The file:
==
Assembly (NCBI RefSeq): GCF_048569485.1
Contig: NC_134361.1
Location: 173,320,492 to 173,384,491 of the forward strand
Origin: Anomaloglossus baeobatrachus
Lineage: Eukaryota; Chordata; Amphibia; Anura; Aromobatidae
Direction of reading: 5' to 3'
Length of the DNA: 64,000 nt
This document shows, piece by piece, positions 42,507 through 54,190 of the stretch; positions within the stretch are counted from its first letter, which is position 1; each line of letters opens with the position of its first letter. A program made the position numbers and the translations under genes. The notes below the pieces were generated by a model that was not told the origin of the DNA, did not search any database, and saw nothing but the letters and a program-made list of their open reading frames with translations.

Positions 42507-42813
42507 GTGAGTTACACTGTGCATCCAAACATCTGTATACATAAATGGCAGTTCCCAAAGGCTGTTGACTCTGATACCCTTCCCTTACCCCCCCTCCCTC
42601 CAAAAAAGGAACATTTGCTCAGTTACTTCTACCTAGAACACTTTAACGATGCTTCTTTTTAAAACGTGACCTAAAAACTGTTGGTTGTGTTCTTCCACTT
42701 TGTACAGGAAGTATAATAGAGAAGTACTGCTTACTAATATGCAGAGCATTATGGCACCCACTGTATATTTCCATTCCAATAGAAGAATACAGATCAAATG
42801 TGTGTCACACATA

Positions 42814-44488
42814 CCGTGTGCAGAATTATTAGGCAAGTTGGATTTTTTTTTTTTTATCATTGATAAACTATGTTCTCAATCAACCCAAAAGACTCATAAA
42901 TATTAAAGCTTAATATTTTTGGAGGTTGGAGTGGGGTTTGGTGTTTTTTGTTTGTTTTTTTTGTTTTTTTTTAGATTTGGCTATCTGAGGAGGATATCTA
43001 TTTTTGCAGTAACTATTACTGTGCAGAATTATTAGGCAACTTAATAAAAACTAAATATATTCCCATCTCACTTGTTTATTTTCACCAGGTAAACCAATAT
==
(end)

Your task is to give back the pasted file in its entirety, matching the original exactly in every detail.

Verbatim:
Assembly (NCBI RefSeq): GCF_048569485.1
Contig: NC_134361.1
Location: 173,320,492 to 173,384,491 of the forward strand
Origin: Anomaloglossus baeobatrachus
Lineage: Eukaryota; Chordata; Amphibia; Anura; Aromobatidae
Direction of reading: 5' to 3'
Length of the DNA: 64,000 nt
This document shows, piece by piece, positions 42,507 through 54,190 of the stretch; positions within the stretch are counted from its first letter, which is position 1; each line of letters opens with the position of its first letter. A program made the position numbers and the translations under genes. The notes below the pieces were generated by a model that was not told the origin of the DNA, did not search any database, and saw nothing but the letters and a program-made list of their open reading frames with translations.

Positions 42507-42813
42507 GTGAGTTACACTGTGCATCCAAACATCTGTATACATAAATGGCAGTTCCCAAAGGCTGTTGACTCTGATACCCTTCCCTTACCCCCCCTCCCTC
42601 CAAAAAAGGAACATTTGCTCAGTTACTTCTACCTAGAACACTTTAACGATGCTTCTTTTTAAAACGTGACCTAAAAACTGTTGGTTGTGTTCTTCCACTT
42701 TGTACAGGAAGTATAATAGAGAAGTACTGCTTACTAATATGCAGAGCATTATGGCACCCACTGTATATTTCCATTCCAATAGAAGAATACAGATCAAATG
42801 TGTGTCACACATA

Positions 42814-44488
42814 CCGTGTGCAGAATTATTAGGCAAGTTGGATTTTTTTTTTTTTATCATTGATAAACTATGTTCTCAATCAACCCAAAAGACTCATAAA
42901 TATTAAAGCTTAATATTTTTGGAGGTTGGAGTGGGGTTTGGTGTTTTTTGTTTGTTTTTTTTGTTTTTTTTTAGATTTGGCTATCTGAGGAGGATATCTA
43001 TTTTTGCAGTAACTATTACTGTGCAGAATTATTAGGCAACTTAATAAAAACTAAATATATTCCCATCTCACTTGTTTATTTTCACCAGGTAAACCAATAT